Previous in vivo studies have suggested a long-term regulatory role for insulin in the exocrine pancreas. To directly study the long-term effects of insulin on the pancreas in vitro, we have used cultured AR42J cells, a rat cell line that is derived from a transplantable tumor of the acinar pancreas. Hormone-binding experiments with 125I-labeled hormones indicated that AR42J cells have insulin receptors, relatively fewer receptors for insulin-like growth factor II (IGF-II), and no detectable receptors for insulin-like growth factor I (IGF-I). Insulin at concentrations as low as 1 nM stimulated the growth of these cells, as measured by an increase in DNA and protein content, and in cell number. At 100 nM, where insulin had a maximal effect, the growth of AR42J cells was stimulated by 46.1 ± 10.9% (mean ± SEM, N = 11).Insulin increased the amylase activity of AR42J cells over the same concentration range that it stimulated growth; at 100 nM, insulin increased amylase by 91.0 ± 15.4% (mean ± SEM, N = 23). Immunoprecipitation of [35S]methionine-labeled proteins revealed that insulin induced a selective increase of amylase synthesis over general protein synthesis. These studies indicate, therefore, that insulin stimulates both growth and amylase synthesis of AR42J cells.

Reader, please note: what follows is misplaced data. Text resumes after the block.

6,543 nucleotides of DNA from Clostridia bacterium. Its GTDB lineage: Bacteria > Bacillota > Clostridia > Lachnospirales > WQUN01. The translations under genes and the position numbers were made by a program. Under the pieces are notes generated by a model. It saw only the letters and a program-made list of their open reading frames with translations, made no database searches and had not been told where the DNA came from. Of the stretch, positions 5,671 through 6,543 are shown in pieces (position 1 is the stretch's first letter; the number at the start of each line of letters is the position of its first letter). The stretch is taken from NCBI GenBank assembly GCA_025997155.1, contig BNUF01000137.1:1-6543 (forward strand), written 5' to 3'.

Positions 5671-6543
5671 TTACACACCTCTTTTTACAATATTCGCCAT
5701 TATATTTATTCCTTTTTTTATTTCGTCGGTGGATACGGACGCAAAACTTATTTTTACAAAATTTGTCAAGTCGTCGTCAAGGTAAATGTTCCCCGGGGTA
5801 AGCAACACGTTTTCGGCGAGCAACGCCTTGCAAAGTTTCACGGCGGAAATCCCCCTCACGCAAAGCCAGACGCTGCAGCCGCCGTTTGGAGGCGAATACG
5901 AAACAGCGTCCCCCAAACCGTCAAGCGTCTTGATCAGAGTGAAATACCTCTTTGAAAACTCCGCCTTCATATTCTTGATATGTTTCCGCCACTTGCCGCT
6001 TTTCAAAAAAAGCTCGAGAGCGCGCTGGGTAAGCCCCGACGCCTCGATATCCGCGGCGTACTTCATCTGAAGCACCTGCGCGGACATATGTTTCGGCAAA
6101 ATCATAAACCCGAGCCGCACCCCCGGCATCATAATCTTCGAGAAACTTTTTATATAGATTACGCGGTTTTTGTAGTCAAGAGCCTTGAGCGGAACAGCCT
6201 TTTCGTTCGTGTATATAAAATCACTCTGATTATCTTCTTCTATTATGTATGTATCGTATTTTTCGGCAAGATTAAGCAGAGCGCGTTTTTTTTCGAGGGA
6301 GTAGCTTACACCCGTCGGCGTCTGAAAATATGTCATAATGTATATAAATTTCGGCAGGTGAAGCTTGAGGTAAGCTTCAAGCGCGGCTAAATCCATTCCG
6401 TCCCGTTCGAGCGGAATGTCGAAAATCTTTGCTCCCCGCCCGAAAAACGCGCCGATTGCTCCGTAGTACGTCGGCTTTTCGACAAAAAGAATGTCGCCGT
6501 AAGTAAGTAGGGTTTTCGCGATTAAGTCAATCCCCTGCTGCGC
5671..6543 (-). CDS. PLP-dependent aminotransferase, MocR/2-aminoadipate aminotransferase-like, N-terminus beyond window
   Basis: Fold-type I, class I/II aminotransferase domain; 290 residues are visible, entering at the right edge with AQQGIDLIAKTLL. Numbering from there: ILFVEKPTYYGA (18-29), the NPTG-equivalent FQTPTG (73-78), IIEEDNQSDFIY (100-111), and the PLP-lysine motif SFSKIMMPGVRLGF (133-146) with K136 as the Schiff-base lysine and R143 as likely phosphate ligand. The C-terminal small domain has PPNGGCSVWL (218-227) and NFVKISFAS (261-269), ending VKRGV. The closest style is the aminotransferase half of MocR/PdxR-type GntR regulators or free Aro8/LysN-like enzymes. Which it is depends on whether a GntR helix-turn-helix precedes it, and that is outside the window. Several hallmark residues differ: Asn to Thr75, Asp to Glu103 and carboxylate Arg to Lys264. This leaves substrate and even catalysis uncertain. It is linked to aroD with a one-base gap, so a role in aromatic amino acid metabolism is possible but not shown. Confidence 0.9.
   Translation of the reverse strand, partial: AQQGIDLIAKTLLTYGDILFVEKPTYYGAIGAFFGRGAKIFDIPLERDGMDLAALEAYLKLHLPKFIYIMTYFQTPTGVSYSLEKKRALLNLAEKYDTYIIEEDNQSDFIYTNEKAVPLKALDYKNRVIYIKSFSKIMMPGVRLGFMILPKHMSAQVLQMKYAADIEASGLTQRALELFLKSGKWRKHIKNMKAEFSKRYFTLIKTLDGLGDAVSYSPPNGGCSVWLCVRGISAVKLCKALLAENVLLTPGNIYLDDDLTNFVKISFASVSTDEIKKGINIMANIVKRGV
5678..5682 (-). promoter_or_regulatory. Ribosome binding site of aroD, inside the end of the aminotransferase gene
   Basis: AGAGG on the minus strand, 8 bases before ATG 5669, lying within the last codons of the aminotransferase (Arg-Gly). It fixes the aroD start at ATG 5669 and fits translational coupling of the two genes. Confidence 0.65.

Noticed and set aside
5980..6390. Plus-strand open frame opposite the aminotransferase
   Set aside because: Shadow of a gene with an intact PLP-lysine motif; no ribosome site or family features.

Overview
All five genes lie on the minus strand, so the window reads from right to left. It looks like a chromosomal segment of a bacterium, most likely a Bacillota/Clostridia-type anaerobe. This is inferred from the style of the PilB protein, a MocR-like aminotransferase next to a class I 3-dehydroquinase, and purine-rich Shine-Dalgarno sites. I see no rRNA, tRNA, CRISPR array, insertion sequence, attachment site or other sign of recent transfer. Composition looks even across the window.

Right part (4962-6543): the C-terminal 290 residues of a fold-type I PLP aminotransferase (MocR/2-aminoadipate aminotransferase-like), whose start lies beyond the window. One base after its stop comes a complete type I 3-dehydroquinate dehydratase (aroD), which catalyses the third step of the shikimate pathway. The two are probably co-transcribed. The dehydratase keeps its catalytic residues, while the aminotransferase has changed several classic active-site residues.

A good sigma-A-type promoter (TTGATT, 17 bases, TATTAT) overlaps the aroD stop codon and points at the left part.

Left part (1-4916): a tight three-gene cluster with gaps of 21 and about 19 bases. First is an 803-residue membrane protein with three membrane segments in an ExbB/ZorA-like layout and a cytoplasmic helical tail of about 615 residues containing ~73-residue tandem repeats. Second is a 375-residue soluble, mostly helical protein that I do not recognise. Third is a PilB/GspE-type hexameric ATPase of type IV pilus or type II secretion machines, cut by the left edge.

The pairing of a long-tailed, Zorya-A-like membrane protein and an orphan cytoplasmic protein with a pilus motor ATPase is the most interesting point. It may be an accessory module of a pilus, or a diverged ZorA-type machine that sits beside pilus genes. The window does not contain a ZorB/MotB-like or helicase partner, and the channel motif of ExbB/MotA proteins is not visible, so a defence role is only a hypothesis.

Insulin, via Its Own Receptor, Regulates Growth and Amylase Synthesis in Pancreatic Acinar AR42J Cells
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Joachim Mössner, Craig D Logsdon, John A Williams, Ira D Goldfine; Insulin, via Its Own Receptor, Regulates Growth and Amylase Synthesis in Pancreatic Acinar AR42J Cells. Diabetes 1 September 1985; 34 (9): 891–897. https://doi.org/10.2337/diab.34.9.891
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